Author title – Chrissy Kapartis
“But sugar is bad for you!” How many times have you heard this statement? In today’s “health” conscious society, these words are considered fact, the denial of sugar is considered key to have a “healthy” diet. Sugar itself is a type of carbohydrate. Carbohydrates are a food group. So, in short, restriction of a food group is considered key to a healthy diet. That to me rings a bit illogical. And if the thought “oh but I don’t need sugar to survive in the same way I need protein” should come to mind, read on! In this blog post I’m setting out to show you that though you won’t die if you don’t eat sugar, sugar is still key to having a healthy and happy lifestyle- particularly psychologically.
There are many studies that apparently prove that sugar is detrimental to our health. Likewise, I’m sure there have been studies to “prove” that most foods are detrimental to our health. However, if we explore this so called fact a little further, there is nothing really factual about it. I am no expert nutritionally on this or in any way. I only have my own experience to draw on. As someone with an eating disorder, at the worst of my illness I of course feared sugar- the messages I got throughout my life from those around me, the media and my illness combined provided enough “evidence” for me to live in fear of it.
However, as I speak 11 months into my treatment, drawing purely on my experience and knowledge both nutritionally and emotionally, I can safely say that neither sugar nor any food is “bad” for you. In fact, it’s quite the opposite. As my recovery progressed and I introduced sugar and desserts back into my diet, I have learnt so much- both about the goodness of desserts and the goodness of my body.
So first I’m going to talk about the 7 different types of hunger. These might sound a bit of a foreign concept- they certainly were to me when I first learnt about them- but they certainly can widen one’s perspective into the importance of allowing yourself to eat and enjoy whatever you want, and what your body needs.
The 7 different types of hunger are: eye hunger, nose hunger, mouth hunger, stomach hunger, cellular hunger, heart hunger and mind hunger. I won’t go into too much detail, but learning about these hungers are part of the process of mindful eating (which is an amazing process which teaches you to be connect with your body and nourish it according to it’s signals.) So, here’s a brief explanation of the 7 hungers:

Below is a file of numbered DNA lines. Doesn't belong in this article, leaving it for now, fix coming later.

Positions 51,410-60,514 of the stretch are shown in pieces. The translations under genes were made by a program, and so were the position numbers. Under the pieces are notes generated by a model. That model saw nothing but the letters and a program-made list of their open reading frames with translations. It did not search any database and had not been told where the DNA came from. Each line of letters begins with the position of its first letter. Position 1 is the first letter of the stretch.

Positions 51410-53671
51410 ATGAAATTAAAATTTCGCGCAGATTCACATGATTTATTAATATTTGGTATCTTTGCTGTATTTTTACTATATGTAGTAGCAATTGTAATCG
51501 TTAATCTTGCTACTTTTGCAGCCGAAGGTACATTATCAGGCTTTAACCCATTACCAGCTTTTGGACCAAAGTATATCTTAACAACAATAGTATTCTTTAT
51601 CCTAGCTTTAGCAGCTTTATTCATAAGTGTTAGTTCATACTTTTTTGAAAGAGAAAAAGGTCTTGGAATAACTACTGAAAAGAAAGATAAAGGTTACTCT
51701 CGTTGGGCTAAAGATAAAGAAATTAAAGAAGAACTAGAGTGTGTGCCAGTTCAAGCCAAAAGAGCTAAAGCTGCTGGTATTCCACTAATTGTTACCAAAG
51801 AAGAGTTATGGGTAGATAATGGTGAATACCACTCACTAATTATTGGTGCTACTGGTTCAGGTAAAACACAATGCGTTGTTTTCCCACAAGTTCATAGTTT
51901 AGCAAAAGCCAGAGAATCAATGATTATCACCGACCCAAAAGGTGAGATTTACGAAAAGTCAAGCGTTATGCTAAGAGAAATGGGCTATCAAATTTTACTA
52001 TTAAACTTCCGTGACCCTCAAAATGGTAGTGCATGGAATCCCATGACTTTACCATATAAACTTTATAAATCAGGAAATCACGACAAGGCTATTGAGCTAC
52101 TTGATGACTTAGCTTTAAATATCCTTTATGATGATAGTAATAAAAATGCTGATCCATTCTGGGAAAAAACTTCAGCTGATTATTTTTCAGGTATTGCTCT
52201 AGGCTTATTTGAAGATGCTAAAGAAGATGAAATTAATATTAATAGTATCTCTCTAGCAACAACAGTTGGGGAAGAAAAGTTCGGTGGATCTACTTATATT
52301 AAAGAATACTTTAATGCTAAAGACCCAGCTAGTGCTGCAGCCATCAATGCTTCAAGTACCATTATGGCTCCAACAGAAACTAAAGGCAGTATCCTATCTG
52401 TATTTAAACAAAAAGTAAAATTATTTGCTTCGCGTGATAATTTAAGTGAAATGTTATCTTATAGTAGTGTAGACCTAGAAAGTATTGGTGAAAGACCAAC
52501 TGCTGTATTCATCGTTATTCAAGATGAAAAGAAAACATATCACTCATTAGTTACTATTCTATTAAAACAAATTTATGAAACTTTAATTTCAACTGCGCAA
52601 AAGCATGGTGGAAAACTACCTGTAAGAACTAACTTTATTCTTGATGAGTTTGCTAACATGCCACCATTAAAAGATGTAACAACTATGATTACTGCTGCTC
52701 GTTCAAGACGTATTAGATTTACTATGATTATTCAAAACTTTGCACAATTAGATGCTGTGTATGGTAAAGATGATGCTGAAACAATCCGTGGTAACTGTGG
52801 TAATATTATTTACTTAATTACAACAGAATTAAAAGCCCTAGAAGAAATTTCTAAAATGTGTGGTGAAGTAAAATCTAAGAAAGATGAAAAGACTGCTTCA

- Eye hunger: wants a particular food based on it’s colour, texture and how it looks.
- Nose hunger: wants a food based on it’s smell and taste.
- Mouth hunger: wants a food based on it’s texture, taste and how it feels to chew it.
- Stomach hunger: wants food when it is empty.
- Cellular hunger: wants food based on what your body’s cells need- do they need a solid, liquid, vegetable, carb etc.
- Heart hunger: wants a food to be comforting and to fill an emotional void- however, no real food can fill this hunger, it must be met with intimacy.
- Mind hunger: the logical, thinking hunger- this is the hunger that needs awareness of the body to be filled. For example, If you can feel your body craving meat or vegetables etc, your mind will tell you that you should opt for those options.
These are all hungers which must be satisfied when one is sitting down to eat- so basically it’s not about what’s the “better” option- the question to be asked when one is deciding to eat is “does this food excite all my sense hungers?” Of course the way to get in touch with all these hungers is to work on gaining a stronger connection to your body and so being able to hear what it is asking of you.